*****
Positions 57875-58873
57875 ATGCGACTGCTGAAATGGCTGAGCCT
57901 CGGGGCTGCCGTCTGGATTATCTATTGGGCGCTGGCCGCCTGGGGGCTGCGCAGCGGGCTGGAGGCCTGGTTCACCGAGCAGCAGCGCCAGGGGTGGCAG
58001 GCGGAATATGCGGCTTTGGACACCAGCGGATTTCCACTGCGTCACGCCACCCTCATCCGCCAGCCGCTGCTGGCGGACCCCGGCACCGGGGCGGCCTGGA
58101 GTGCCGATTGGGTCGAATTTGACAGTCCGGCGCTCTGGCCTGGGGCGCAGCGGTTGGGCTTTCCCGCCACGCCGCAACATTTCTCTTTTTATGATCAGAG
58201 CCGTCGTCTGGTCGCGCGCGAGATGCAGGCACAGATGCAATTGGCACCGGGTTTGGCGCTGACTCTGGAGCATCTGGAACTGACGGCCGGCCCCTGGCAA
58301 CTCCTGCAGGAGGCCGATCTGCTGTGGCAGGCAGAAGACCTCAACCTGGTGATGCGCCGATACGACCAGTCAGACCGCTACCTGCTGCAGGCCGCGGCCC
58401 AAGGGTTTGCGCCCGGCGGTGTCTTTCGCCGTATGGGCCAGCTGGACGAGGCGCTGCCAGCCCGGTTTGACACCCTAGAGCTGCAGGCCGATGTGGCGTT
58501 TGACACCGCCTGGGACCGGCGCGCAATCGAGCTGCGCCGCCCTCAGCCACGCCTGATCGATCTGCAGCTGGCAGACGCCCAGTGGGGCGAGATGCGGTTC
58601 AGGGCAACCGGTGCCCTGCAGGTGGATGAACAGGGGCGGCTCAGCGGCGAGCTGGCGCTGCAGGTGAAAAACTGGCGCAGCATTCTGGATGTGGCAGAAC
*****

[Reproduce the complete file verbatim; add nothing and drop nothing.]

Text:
Positions 57875-58873
57875 ATGCGACTGCTGAAATGGCTGAGCCT
57901 CGGGGCTGCCGTCTGGATTATCTATTGGGCGCTGGCCGCCTGGGGGCTGCGCAGCGGGCTGGAGGCCTGGTTCACCGAGCAGCAGCGCCAGGGGTGGCAG
58001 GCGGAATATGCGGCTTTGGACACCAGCGGATTTCCACTGCGTCACGCCACCCTCATCCGCCAGCCGCTGCTGGCGGACCCCGGCACCGGGGCGGCCTGGA
58101 GTGCCGATTGGGTCGAATTTGACAGTCCGGCGCTCTGGCCTGGGGCGCAGCGGTTGGGCTTTCCCGCCACGCCGCAACATTTCTCTTTTTATGATCAGAG
58201 CCGTCGTCTGGTCGCGCGCGAGATGCAGGCACAGATGCAATTGGCACCGGGTTTGGCGCTGACTCTGGAGCATCTGGAACTGACGGCCGGCCCCTGGCAA
58301 CTCCTGCAGGAGGCCGATCTGCTGTGGCAGGCAGAAGACCTCAACCTGGTGATGCGCCGATACGACCAGTCAGACCGCTACCTGCTGCAGGCCGCGGCCC
58401 AAGGGTTTGCGCCCGGCGGTGTCTTTCGCCGTATGGGCCAGCTGGACGAGGCGCTGCCAGCCCGGTTTGACACCCTAGAGCTGCAGGCCGATGTGGCGTT
58501 TGACACCGCCTGGGACCGGCGCGCAATCGAGCTGCGCCGCCCTCAGCCACGCCTGATCGATCTGCAGCTGGCAGACGCCCAGTGGGGCGAGATGCGGTTC
58601 AGGGCAACCGGTGCCCTGCAGGTGGATGAACAGGGGCGGCTCAGCGGCGAGCTGGCGCTGCAGGTGAAAAACTGGCGCAGCATTCTGGATGTGGCAGAAC